HK residents first in flats plan to stop speculators
Housing Society wants to ban corporate buyers at six projects with apartments costing up to HK$5.5 million
The Housing Society plans to give priority to Hong Kong residents in its latest project, becoming the first developer to set such a condition for a private development.
Wong Kit-loong, the society's chief executive, said yesterday: "We want to give priority to Hong Kong people in buying our flats and we'll not accept corporate buyers. This will reduce speculative activities."
With an increasing number of property investors from the mainland, there have been calls for the government to designate land for building flats to be sold only to locals. Last week chief executive hopeful Leung Chun-ying suggested limiting sales of new flats to Hong Kong residents, to keep property prices at reasonable levels. Academics, however, fear this smacks of protectionism and would affect the city's reputation as a free economy.
The Housing Society has joined hands with the Urban Renewal Authority to develop six private residential developments, five in Sham Shui Po and one in Shau Kei Wan, to provide more than 1,400 flats.
The first development to be launched is Heya Green, which will go on pre-sale as early as April and is expected to be ready in the third quarter of next year. It is located at 18 Po On Road in Sham Shui Po and will have 327 flats. About 80 per cent are two-bedroom flats of 570 square feet while the rest are three-bedroom flats of 780 sq ft.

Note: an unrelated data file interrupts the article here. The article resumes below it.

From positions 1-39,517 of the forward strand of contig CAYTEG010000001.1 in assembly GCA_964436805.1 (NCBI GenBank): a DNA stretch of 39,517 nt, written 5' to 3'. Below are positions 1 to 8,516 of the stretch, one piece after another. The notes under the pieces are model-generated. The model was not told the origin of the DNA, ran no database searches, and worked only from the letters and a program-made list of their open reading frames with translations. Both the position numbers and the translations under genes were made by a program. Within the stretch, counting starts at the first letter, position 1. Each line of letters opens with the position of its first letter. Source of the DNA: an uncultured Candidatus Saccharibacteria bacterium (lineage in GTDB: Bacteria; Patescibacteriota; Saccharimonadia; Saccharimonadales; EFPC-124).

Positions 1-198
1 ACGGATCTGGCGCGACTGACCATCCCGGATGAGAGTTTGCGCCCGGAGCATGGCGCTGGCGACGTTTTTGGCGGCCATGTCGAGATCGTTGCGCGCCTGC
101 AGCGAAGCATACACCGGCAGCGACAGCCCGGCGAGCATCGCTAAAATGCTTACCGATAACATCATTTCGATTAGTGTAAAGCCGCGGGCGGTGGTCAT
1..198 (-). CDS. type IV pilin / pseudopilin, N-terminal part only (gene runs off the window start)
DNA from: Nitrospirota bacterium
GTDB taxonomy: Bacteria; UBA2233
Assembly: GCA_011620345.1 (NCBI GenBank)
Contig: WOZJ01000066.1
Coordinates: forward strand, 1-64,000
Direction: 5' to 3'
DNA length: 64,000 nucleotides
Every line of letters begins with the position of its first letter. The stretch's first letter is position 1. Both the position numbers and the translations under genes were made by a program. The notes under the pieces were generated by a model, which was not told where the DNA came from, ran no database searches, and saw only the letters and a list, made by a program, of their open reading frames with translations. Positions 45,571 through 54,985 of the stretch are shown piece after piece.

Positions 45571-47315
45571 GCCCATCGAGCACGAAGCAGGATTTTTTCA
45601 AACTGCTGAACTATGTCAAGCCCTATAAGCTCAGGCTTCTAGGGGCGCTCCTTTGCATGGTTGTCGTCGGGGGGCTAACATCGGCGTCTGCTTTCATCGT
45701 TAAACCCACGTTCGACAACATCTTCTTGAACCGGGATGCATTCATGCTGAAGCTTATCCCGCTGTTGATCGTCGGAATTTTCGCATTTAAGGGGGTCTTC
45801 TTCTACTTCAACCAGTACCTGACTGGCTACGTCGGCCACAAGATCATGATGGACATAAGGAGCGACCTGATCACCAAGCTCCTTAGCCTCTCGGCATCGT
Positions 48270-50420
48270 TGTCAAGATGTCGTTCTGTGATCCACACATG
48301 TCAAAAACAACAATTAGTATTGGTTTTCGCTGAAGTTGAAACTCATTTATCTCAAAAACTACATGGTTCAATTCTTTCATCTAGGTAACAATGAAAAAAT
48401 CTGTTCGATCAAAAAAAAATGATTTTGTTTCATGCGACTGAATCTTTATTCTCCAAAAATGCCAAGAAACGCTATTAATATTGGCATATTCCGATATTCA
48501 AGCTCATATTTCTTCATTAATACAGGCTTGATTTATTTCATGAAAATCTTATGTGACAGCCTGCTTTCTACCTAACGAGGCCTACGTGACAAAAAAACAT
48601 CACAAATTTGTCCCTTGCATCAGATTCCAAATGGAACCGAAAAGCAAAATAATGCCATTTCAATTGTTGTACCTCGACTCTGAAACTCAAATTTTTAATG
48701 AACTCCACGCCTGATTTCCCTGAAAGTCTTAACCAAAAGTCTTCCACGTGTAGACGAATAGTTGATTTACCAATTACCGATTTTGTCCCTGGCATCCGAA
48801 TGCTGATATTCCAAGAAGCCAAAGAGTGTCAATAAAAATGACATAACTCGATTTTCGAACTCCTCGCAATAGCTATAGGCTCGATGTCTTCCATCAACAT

These were non-subsidised flats that would be sold at market prices, the society said. The current rate is HK$6,000 to HK$7,000 per sq ft, so they will cost between HK$3.4 million and HK$5.5 million.
"They will be simple but elegant flats without luxury facilities but have high efficiency rates of about 80 per cent," Wong said.
Daniel Lau King-shing, the society's director of development and marketing, said any Hongkonger would be able to buy the flats, without any restrictions on income or assets. The society is considering selling the apartments to local permanent residents.
Democrat legislator Lee Wing-tat criticised the society for its overlapping role with private developers, saying that the statutory body should provide housing "with a social objective" such as helping first-time homebuyers to attain ownership. Lee liked the idea of selling only to Hongkongers, but without any income and resale restrictions, he said, the projects would still attract investors and speculators.
Andy Ho Ming-pui, Midland Realty's director of Kowloon district, said the prices were reasonable and would draw some first-time buyers.
The Housing Society is a non-profit organisation that is also the biggest provider of subsidised housing in Hong Kong after the Housing Authority.